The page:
Ever since I worked with STL, I fell in love with
 names_with_underscores. I can't explain it, but my feeling is that code
 using that convention is calm and levelheaded. Camel case forces me to
 think of one-word names because at the second word some beauty is
 already lost; never felt the same with the underscores. If I could go
 back in time I'd propose that convention throughout.

Nice, & surprising! I do not share your feeling (not at all), but I like very much the way you express it; and the weirdness to associate such a feeling with something_like_underscored_ids.
 Andrei

Denis _________________ vita es estrany spir.wikidot.com
Jan 21 2011
prev sibling next sibling parent so <so so.do> writes:
 I'm the same way. Plus, I find it really awkward to constantly type a  
 bunch
 of underscores. It feels less like "typing" and more like "finger
 acobatics."

It is worse for camelCase, at least you can bind "_" to another key. Only one thing i like about camelCase is that, it takes less space.
Jan 22 2011
prev sibling next sibling parent Andrej Mitrovic <andrej.mitrovich gmail.com> writes:
That's why they invented the concept of rebinding the keys. And why
Vim is a modal editor. Etc etc etc..
Jan 22 2011
prev sibling next sibling parent spir <denis.spir gmail.com> writes:
On 01/23/2011 12:03 AM, Ali Çehreli wrote:
 Jonathan M Davis wrote:
 On Friday, January 21, 2011 13:30:11 Ali Çehreli wrote:
 Andrei Alexandrescu wrote:
 iswhite

I like separating is with an underscore, like most coding styles do: is_whitespace Warm and fuzzy... :)

Most? I've never dealt with a coding style that had underscores.

Sorry for being unclear. My comment was only in the context of is_. I like separating "is" with an underscore. Probably because "is" is not part of the name. It operates at a different linguistic level. > It's generally
 camelcase, though I get the impression that using underscores in C
 code is more common (I've mostly used C++ and Java).

Same here: always camelcase, except in our C libraries. Now I like underscore more than before. :) > Regardless however, Phobos' coding style
 uses camelcase, not underscores. And this whole thread was started to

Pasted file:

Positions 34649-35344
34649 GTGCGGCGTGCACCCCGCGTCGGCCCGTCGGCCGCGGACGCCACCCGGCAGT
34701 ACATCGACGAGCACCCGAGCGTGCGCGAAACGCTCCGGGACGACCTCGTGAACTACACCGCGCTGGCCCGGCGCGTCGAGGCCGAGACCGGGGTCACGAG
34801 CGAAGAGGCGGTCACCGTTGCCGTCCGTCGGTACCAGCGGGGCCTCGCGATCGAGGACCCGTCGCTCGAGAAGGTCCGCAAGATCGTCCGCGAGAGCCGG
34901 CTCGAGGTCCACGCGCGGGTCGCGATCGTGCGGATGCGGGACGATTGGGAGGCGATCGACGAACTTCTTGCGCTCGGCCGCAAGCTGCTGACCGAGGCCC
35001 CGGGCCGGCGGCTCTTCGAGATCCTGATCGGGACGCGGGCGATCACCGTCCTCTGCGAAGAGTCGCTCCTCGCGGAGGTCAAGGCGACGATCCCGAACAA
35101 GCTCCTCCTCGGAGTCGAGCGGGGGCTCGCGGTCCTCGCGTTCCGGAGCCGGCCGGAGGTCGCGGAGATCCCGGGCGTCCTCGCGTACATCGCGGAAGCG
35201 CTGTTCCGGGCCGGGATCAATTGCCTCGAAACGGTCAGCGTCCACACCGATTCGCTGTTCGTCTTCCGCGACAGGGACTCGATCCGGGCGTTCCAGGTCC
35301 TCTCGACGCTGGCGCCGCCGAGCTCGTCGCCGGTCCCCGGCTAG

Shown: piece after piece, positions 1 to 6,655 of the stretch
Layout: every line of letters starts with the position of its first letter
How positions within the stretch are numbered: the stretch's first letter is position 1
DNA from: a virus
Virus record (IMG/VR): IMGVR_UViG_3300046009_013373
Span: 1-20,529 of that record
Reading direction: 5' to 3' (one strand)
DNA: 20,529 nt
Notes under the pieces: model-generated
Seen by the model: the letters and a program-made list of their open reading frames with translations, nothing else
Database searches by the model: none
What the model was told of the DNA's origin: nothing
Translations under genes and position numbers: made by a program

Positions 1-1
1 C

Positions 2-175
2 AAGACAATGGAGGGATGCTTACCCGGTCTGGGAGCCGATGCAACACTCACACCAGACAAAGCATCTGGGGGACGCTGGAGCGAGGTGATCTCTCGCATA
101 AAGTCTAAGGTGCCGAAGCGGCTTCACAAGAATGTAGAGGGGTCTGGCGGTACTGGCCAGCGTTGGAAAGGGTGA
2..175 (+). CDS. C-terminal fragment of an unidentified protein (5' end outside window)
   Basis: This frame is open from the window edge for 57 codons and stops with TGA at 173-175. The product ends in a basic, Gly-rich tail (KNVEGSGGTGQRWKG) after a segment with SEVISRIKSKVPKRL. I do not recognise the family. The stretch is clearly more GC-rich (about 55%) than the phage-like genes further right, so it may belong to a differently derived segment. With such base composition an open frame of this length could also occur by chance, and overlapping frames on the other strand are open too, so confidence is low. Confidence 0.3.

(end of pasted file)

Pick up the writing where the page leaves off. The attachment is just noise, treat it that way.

try and find better names for functions which need new names, because
 they don't currently follow Phobos' naming conventions.

I am aware of that. Then half seriously, let's change the standard to use underscore after "is". Also when parts of a camelcased name are too loosely related. For example, when NodeReader is an interface and when we already have a LovelyDb, we may have a class named LovelyDb_NodeReader. Ali

Nice & sensible way of mixing both conventions :-) Sounds similar to using whitespace for visual grouping like in a*b + c*d or [ [1,2,3] , [4,5,6] ] But may be a bit too complicated for a public, free-willing, style, don't you think? Rather for an enforced project or corporate one, I'd say... Denis _________________ vita es estrany spir.wikidot.com
Jan 22 2011
prev sibling next sibling parent Brad <brad.lanam.comp_nospam nospam_gmail.com> writes:
On 2011-01-21, Jonathan M Davis <jmdavisProg gmx.com> wrote:
 tr? The name means nothing to me. I haven't a clue where the name comes from,
so
 I can't really give a better version of the same name. As it is, tr seems fine
to
 me, particularly since tR just seems stupid. It should probably get a more
 descriptive name though. replaceChars?

Just for everyone's info. tr is a standard unix command; been around forever, and it is a mnemonic for 'translate'. It's also in perl. tr A-Z a-z # convert to lower-case Perl: $ph =~ tr/0-9/cd # get only the digits from a phone number entry field.
Jan 23 2011
prev sibling parent Jonathan M Davis <jmdavisProg gmx.com> writes:
On Sunday 23 January 2011 07:12:16 Brad wrote:
 On 2011-01-21, Jonathan M Davis <jmdavisProg gmx.com> wrote:
 tr? The name means nothing to me. I haven't a clue where the name comes
 from, so I can't really give a better version of the same name. As it
 is, tr seems fine to me, particularly since tR just seems stupid. It
 should probably get a more descriptive name though. replaceChars?

Just for everyone's info. tr is a standard unix command; been around forever, and it is a mnemonic for 'translate'. It's also in perl. tr A-Z a-z # convert to lower-case Perl: $ph =~ tr/0-9/cd # get only the digits from a phone number entry field.

Good to know. I know a number of unix/linux commands, but there always seems to be more of them... Not that that's a bad thing. - Jonathan M Davis
Jan 23 2011